Pervasiveness Of Pain
The International Association for the Study of Pain defines pain as “an unpleasant sensory and emotional experience associated with actual or potential tissue damage, or described in terms of such damage”.
Webster’s dictionary defines pain as “localized physical suffering associated with bodily disorder (as a disease or an injury); also a basic bodily sensation induced by a noxious stimulus , received by naked nerve endings, characterized by physical discomfort (as pricking, throbbing, or aching), and typically leading to evasive action.”
As one can see, coming up with a sensible definition of pain may be difficult but for the individual patient suffering from chronic pain the definition becomes quite easy.
Pain is the single most common reason for a visit to the doctor. The American Pain Foundation estimates that there are 50 million people suffering from chronic pain each year. The rates of chronic pain in the elderly approach 50%.
When considering both the direct costs of chronic pain (doctor visits, medications, treatments, hospitalizations, etc) along with the indirect costs, such as lost productivity, the total cost of chronic pain to society has been estimated to be around $100 billion per year. When one further considers that each chronic pain patient is likely close with and sometimes dependant on at least two other people then the total number of people affected by chronic pain reaches 150 million; a figure that is approximately half of the total U.S. population.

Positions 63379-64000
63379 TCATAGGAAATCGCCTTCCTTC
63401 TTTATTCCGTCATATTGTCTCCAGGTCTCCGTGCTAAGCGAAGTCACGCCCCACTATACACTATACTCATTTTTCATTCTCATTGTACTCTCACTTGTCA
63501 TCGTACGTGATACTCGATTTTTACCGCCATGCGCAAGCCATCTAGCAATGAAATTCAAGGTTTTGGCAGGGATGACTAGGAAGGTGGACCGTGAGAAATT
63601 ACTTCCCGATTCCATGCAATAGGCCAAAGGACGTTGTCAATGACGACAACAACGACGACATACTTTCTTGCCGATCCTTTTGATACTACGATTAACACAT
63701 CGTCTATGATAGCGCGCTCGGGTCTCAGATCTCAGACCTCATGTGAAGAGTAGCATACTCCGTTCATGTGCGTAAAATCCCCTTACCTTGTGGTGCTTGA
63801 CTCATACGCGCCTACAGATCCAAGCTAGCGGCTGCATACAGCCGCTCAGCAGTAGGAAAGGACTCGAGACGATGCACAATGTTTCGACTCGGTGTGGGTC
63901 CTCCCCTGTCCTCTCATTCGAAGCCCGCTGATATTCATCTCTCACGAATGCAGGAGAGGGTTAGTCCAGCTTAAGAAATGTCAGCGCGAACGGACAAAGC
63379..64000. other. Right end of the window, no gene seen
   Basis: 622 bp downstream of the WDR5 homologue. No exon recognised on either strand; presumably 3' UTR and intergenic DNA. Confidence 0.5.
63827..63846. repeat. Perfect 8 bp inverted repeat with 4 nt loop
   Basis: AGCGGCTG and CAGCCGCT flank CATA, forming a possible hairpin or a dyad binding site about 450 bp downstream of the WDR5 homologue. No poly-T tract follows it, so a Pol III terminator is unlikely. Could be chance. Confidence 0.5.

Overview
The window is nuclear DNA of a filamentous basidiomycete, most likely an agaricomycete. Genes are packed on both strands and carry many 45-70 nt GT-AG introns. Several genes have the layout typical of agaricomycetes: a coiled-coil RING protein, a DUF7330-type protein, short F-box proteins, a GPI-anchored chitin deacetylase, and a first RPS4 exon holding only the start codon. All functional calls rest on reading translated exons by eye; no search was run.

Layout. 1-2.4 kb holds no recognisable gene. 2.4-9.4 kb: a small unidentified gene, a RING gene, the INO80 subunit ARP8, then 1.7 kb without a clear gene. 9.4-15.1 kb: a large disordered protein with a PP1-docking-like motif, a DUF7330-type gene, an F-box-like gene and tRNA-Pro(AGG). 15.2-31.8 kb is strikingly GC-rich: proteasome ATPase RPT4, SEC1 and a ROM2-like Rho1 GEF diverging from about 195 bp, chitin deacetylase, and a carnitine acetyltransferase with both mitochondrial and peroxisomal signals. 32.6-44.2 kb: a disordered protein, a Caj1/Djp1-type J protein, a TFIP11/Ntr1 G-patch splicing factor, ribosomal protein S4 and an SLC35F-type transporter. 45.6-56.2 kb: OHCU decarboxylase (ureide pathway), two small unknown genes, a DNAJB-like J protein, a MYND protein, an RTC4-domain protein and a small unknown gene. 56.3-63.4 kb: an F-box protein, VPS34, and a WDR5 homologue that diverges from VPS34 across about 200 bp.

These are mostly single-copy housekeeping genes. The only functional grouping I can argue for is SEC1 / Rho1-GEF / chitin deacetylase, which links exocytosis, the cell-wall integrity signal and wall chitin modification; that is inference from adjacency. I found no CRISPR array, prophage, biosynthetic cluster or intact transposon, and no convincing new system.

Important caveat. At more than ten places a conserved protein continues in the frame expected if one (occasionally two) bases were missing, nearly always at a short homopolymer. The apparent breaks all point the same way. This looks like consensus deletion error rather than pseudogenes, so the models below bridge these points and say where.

Acute pain is often an important warning sign that something is wrong. It is almost always a signal of some underlying pathology that may need medical attention. On the other hand, chronic pain (that lasting greater than six months) does not always have an underlying or easily discernible pathology. It can persist long after the offending insult has been removed or cured.
Often, the dysfunction in chronic pain lies in the nervous system itself and cannot be detected on conventional imaging such as MRI. This can lead to a great deal of frustration on the part of the patient, as well as loved ones and healthcare providers.
Most often, successful treatment of chronic pain will employ multiple modalities including pharmacological, physiological, psychological, and interventional in order to address the multiple causes and effects of daily persistent pain. A balanced approach without over-reliance on any one tool leads to the best outcomes.
The time to talk with your physician about your pain is when that pain consistently interferes with your ability to perform simple daily tasks such as bathing or cooking.
Treatments exist which can lessen your suffering, allowing you to get back to the tasks at hand in daily life.